While many organisations work hard at chasing and seducing new customers they risk missing the opportunity to grow by increasing the value of existing customers
The good thing about encouraging the customers you already have to use more of your products or services is that it need not cost much money. Just use every bit of the 'brand' that touches your customers from packaging to your website, from manufacturing to customer service people. Use it not just as a promotional tool but to actively promote usage.
The first way of growing business from existing customers is to keep them interested in your product or service.
1. Achieve better conversion than with new customers
This is because trust and confidence has already been established and it is easier to identify customer's real needs - because you know something about them already. It is also non-competitive in as much they are already your customer, to some degree, and you are not trying to lure them from a competitor.
2. Lower cost of marketing
You'll spend less time finding them, less money as you are communicating what they want to hear (so there is less wasted effort), and less time convincing them that you are worth doing business with.
You'll also spend less on customer research - you may already have some positive feedback from them.
3. Make more profit
Your business operations become more efficient and effective as you know what customers need and you can use their loyalty to help train-up more juniors than you might with new customers. It may also be possible to get the customer to trade-up to other products or services - since they trust you. This is called higher leverage.
4. Increase product or service complexity
Your organisation needs to grow and develop to remain competitive so you may be able to do more complex work with existing customers; it is difficult to sell to new customers outside your established track record.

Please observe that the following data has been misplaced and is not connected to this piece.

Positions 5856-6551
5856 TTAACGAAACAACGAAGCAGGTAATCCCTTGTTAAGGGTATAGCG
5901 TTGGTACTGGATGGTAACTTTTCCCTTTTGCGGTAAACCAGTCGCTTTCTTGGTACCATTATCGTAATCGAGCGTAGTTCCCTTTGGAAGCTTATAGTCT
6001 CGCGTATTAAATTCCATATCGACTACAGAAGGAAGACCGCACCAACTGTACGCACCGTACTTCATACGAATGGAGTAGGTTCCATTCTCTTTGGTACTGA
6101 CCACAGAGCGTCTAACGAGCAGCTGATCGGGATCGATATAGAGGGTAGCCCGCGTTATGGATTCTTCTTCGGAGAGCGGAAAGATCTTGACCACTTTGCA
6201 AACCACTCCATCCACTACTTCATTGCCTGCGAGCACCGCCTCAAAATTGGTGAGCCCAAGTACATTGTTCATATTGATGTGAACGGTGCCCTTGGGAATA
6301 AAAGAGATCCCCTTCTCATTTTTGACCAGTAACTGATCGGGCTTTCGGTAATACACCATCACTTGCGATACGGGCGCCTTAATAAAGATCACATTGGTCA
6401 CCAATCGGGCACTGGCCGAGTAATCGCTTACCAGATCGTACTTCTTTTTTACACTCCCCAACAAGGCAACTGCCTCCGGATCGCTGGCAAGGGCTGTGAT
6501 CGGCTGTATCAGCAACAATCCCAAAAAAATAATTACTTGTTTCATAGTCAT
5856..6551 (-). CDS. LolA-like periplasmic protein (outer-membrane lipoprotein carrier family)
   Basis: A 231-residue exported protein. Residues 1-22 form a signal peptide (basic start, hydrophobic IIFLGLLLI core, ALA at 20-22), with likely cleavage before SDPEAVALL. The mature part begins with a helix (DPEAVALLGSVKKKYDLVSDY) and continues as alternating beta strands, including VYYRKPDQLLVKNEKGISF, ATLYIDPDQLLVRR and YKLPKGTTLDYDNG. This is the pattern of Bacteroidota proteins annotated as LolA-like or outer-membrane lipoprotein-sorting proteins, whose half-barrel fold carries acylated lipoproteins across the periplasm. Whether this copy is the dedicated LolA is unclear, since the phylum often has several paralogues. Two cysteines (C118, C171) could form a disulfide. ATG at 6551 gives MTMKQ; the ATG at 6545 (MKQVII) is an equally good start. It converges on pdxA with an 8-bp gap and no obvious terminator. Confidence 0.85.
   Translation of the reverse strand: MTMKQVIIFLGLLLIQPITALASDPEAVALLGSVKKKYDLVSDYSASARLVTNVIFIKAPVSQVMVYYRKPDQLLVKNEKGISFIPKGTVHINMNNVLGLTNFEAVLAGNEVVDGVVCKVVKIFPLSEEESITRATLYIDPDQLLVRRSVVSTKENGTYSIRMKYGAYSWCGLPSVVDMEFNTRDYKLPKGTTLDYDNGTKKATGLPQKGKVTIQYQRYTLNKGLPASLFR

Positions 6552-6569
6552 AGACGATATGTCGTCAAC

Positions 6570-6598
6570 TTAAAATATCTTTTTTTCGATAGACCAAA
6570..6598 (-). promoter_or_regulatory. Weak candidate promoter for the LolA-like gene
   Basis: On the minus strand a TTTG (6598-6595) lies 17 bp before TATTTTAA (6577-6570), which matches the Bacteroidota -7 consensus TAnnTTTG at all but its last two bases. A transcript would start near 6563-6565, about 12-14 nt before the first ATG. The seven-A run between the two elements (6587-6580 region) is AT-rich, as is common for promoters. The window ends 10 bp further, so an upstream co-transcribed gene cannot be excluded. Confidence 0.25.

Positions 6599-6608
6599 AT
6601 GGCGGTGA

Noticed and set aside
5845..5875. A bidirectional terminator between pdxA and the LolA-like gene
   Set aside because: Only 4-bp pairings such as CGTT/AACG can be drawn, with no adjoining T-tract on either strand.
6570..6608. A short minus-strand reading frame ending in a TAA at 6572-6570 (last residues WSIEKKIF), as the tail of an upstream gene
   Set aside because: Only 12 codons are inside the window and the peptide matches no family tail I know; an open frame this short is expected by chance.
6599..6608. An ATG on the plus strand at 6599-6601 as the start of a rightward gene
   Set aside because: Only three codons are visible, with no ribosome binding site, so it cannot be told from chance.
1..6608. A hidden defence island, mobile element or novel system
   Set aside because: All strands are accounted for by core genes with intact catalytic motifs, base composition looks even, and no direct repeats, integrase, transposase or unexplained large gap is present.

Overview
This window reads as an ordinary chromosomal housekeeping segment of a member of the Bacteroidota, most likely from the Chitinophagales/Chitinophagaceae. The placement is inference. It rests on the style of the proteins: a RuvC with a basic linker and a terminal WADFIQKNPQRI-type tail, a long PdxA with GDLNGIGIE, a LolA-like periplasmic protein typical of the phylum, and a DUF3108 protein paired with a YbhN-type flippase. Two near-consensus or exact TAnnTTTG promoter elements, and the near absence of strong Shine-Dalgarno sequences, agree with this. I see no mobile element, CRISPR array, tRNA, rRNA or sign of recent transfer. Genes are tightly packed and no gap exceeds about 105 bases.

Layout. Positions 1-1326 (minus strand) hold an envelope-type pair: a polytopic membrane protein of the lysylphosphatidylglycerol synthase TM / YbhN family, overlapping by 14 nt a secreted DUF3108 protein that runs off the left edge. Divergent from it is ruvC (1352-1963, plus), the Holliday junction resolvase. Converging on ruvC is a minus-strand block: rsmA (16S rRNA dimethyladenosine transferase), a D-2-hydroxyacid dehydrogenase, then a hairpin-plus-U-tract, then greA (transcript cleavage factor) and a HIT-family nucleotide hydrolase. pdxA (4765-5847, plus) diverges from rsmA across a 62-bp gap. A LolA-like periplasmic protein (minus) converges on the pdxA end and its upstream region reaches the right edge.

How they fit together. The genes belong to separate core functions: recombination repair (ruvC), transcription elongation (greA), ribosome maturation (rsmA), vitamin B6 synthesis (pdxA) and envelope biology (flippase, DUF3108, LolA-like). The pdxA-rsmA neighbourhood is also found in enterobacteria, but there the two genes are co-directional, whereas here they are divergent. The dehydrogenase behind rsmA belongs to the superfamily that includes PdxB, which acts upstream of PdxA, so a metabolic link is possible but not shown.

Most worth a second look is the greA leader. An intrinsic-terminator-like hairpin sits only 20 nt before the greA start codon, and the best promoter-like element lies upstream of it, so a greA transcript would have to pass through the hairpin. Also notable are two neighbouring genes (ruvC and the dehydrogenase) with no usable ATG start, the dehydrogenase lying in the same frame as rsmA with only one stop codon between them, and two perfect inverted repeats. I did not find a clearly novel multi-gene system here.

Whenever an organisation is trying to interest a customer into buying an additional product or service, there's one thought going through the customer's mind: 'Why are you trying to sell me something?'
There are, of course, only two possible answers to this question. Either they believe you're really interested in their situation, and them, and have a sincere desire to help them, or else they believe you're just trying to generate additional revenues for your business. Whether or not your selling effort succeeds depends solely on which of these two things they believe about you. If they believe you're interested in them, that you care, and that you're truly trying to help them, they'll buy from you. The best way to sell is not to sell, but to care. Professionalism works!
The oldest saw in business - "Do good work and customers will come" - comes very close to the truth, as long as we recognise that the good work extends beyond the technical excellence of your product or service to encompass a true dedication to serving the customers' interests. The proof is in the pudding: If your customers aren't actively telling their friends about you, maybe your product (or, of course, your service) isn't as great as you think it is. Furthermore, if you aren't getting consistently great word-of-mouth from your existing customers, you're not ready to start marketing to new ones.
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